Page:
On the second day of the Culture Summit Abu Dhabi, Noura Al Kaabi, Minister of Culture and Youth, gave a speech to a packed auditorium in which she highlighted the importance of growing a cultural practice in the Emirates and put the spotlight on creatives in the region.
The three-day event is looking at the theme of Living Culture through the lens of practitioners and participants.
Al Kaabi began her speech by thanking individuals from the creative field who “are exemplary models of a living and breathing cultural tapestry of the UAE”.
Scroll through the gallery below to see more photos from days one and two of the Culture Summit Abu Dhabi
First, Al Kaabi made mention of Iranian artists Ramin Haerizadeh, Rokni Haerizadeh and Hesam Rahmanian, who live in Dubai.
The collective, who go by Ramin, Rokni, Hesam, and who also work as individual artists, have become regionally and internationally celebrated for their surreal and immersive artworks that include performances, paintings, animations and installations.
Al Kaabi noted that the trio “represent the contemporary UAE, one that celebrates cultural diversity, with boundless acceptance of the other”.
Through their practice, the artists are constantly pushing their work through research and experimentation to examine the many facets and intersections of culture, from collaboration, displacement, irony and politics.
Emirati artist Abdulla Lutfi, whose work has become synonymous with representing the UAE through a playful lens, was also mentioned.
Al Kaabi said he “looks at the world in an unconventional manner, with his distinctive black and white drawings and Japanese anime style uniquely reflecting a shade of life of our UAE society”.
Lutfi’s works, with their extreme focus on detail, are a dynamic representation of the world around him, observed as an artist on the autism spectrum.
The contemporary Sima Dance Company were also highlighted by Al Kaabi. The troupe were originally founded in Damascus in 2003 by celebrated choreographer Alaa Krimed, but are now based in Dubai.
Al Kaabi said the group “has successfully been able to collaborate with a wide array of well-renowned local and global cultural institutions”.
Krimed was inspired to create Sima after noticing a void in the Arab contemporary dance landscape, and has worked to expose Middle Eastern audiences to the art from.
In 2017 they opened their own space, Sima Performing Arts, in Alserkal Avenue and have since collaborated with many cultural institutions in the UAE.
Alserkal Avenue’s founder and patron Abdelmonem Alserkal, who was in attendance at Al Kaabi’s address, was also thanked for his contribution to the growing arts and culture scene in the UAE.
“He is a patron of arts. He is the founder of Alserkal and Alserkal Avenue, an arts district established as a cultural hub housed in a former industrial district zone in Al Quoz, in Dubai,” Al Kaabi said.
“He's a businessman, he had an industrial zone and he turned it into an artistic hub. I think the effect transcends beyond such a quarter, which really is a testament to his work, his passion and his team.”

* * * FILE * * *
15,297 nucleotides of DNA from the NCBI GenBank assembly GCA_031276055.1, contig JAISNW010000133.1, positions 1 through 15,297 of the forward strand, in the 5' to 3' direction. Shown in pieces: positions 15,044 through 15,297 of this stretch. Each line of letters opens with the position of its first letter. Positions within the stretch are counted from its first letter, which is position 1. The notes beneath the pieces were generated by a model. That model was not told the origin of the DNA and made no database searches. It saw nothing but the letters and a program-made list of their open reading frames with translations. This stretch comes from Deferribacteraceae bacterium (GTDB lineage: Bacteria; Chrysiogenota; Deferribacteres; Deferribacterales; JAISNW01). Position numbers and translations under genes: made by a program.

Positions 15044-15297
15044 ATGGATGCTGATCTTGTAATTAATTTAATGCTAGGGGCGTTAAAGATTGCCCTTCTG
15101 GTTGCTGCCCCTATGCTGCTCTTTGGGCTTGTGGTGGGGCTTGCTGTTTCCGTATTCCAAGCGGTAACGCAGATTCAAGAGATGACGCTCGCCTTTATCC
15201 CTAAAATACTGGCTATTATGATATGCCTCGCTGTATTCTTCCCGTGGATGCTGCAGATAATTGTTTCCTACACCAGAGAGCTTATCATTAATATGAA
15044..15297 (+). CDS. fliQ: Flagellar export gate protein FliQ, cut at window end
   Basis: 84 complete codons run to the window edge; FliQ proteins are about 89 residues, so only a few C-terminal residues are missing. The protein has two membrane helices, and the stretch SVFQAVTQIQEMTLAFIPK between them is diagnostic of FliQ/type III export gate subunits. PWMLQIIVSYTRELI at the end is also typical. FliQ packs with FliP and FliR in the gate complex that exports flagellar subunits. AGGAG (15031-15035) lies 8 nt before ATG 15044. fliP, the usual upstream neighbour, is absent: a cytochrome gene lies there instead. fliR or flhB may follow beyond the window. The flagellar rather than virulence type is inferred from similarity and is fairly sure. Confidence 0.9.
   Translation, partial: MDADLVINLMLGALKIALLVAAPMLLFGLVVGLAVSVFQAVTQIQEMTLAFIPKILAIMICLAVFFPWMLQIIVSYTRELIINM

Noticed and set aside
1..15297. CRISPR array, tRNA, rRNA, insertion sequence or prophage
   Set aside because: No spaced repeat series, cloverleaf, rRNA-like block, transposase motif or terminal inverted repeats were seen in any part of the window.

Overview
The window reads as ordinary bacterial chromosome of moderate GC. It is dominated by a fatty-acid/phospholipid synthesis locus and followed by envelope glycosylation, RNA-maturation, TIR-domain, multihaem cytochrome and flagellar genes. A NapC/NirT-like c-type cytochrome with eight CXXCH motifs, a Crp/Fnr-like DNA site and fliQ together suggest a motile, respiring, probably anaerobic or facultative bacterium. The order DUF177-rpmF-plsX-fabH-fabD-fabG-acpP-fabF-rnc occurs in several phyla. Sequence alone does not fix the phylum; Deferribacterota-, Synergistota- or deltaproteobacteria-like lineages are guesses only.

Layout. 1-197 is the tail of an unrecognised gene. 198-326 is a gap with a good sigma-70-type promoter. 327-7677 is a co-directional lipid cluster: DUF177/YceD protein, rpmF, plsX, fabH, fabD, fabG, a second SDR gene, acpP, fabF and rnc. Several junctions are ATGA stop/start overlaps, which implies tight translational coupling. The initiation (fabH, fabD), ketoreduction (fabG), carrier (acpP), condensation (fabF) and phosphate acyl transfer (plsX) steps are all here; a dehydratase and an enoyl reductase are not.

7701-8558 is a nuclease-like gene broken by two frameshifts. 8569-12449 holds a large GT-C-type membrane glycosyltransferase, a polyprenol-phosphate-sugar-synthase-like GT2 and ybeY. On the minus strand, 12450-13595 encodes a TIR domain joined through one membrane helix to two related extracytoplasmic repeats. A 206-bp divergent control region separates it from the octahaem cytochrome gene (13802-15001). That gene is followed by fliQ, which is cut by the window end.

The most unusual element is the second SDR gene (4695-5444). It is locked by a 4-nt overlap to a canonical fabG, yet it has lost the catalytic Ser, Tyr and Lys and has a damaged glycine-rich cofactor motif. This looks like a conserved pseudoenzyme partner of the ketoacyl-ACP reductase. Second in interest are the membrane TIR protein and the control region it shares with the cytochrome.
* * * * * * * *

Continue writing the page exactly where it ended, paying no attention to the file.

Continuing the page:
Over the past 10 years, Alserkal Avenue has become a pivotal area for the organic growth of local and regional artists. It has also supported the ideation and development of many creative home-grown concepts and businesses, while also exposing the UAE to international cultural institutions and artists.
Al Kaabi emphasised the importance of culture in the UAE for being both a driving force for artists and creatives, and a home for them.
“A creative person, regardless of their nationality, religion or background is welcome,” she said.
“We are determined that our culture sector be an outlet of choice for creators from all over the world, so that they may express their ideas and for our museums and culture reports to be platforms for dialogue and discussion through arts.”
Al Kaabi also said at both the local and federal level, the Ministry of Culture and Youth has developed a comprehensive administrative system for the cultural sector where the message of sustainability, diversity and dialogue will be at the forefront.
This includes laws, legislations and the development of operational regulations to establish key infrastructure in order to develop a cultural environment in which creators of different nationalities and creative pathways can work together and have opportunities to grow and thrive.
Part of spearheading and cementing these plans was successfully listing three cities from the UAE to be part of the Unesco Creative Cities Network. Dubai is the city of design, Sharjah the city of crafts and folklore, and Abu Dhabi the city of music.
“These titles contribute to strengthening the UAE’s position on global culture and on the creativity map,” Al Kaabi said.
The aim of this work is to develop the cultural infrastructure of the country to provide resources, build cultural assets and make the arts more accessible to a wider proportion of society in the UAE, as well as abroad.
Watch: Culture Summit Abu Dhabi's opening day